Plant Growth Facility (PGF)

For years, the Plant Growth Unit (PGU) was the best plant growth chamber for studying tiny plants in space. Yet, scientists and engineers found numerous ways to upgrade the PGU, enhancing many pieces of equipment while maintaining the same dimensions, and they called this upgraded version the Plant Growth Facility (PGF). This system had a much higher-output lighting system, could accommodate experiment-specific growth media, and was capable of controlling humidity, temperature, and CO2 concentration. Like the PGU, the PGF was a platform for plant reproduction experiments, and it helped demonstrate how ventilation and extra CO2 are needed for seeds to develop normally in space. In 1997 the PGF flew on the shuttle for 15 days to test the effects of microgravity on plant growth for the Collaborative Ukraine Experiment (CUE).

Chamber Components:

  • One PGF holds up to six removable, airtight Plant Growth Chambers (PGCs)
  • Atmospheric Control Module (ACM) controls CO2, temperature and humidity, and filters out ethylene and trace organics
  • Fluorescent Light Module (FLM) (220 umol/m2s, on a timer)
  • Growth area holds seedlings (seeds sandwiched between filter paper-like material)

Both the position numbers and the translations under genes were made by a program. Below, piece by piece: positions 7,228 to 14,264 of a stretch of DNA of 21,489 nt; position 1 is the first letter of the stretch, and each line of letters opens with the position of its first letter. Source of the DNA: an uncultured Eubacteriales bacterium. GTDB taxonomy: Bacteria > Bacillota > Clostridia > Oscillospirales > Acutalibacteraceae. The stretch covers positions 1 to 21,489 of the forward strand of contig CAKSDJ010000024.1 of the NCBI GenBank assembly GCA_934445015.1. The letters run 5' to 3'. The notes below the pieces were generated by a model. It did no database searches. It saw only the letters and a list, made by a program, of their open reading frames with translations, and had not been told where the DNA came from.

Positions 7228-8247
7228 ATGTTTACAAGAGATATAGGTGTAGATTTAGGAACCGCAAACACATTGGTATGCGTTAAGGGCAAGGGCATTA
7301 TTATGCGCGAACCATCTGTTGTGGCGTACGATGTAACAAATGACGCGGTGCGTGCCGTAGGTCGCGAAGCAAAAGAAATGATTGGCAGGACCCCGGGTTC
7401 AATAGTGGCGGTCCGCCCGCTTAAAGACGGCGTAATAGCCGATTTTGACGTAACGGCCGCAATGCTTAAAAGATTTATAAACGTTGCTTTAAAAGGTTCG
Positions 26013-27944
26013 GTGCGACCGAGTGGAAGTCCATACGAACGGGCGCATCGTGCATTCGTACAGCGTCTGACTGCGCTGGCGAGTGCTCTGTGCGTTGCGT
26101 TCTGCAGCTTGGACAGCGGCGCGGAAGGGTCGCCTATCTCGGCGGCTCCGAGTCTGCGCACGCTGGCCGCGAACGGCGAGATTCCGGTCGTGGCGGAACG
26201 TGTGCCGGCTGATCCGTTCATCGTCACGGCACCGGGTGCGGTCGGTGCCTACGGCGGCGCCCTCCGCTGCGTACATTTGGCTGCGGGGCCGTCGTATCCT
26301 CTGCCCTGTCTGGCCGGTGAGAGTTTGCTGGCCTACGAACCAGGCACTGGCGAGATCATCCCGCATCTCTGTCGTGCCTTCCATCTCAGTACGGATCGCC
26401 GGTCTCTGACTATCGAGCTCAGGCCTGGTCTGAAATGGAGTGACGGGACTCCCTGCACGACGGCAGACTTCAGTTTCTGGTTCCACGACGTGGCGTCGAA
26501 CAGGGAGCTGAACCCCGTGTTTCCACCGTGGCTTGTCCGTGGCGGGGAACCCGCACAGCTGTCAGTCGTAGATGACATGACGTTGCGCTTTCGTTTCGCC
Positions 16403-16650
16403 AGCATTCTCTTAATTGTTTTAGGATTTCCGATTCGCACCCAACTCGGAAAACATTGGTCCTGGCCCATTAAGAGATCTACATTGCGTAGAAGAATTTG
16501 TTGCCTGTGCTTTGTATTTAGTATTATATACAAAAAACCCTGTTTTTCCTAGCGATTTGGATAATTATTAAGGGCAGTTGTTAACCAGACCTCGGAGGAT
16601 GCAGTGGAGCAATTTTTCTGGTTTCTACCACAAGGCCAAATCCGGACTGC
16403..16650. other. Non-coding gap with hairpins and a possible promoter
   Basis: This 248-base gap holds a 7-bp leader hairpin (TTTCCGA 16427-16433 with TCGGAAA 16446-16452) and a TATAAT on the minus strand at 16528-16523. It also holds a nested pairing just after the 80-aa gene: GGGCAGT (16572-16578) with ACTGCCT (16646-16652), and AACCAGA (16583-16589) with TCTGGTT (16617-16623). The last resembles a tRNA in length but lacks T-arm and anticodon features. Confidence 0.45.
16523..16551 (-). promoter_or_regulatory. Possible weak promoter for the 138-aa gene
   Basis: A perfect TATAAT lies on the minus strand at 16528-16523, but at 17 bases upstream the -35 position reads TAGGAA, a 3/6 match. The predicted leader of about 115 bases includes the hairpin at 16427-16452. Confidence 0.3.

• Command and Data Management System (CDMS) (computer, power supplies, switching assembly, battery supply, and a signal conditioning module)
  • Generic External Shell (GES) for structural support
  • Support Structure Assembly (SSA) to house the other sub-assemblies inside the GES


  • Review and analysis of plant growth chambers and greenhouse modules for space (link)
  • Plant Growth Facility: A Recent Design Provides Improved Capabilities for Use in the Shuttle Middeck (link)
  • STS-87 (88) Mission (link)
  • A Report on The Collaborative Ukrainian Experiment-Teachers and Students Investigating Plants in Space (CUE-TSIPS). (link)
  • A Researcher’s Guide to the International Space Station: Plant Science (link)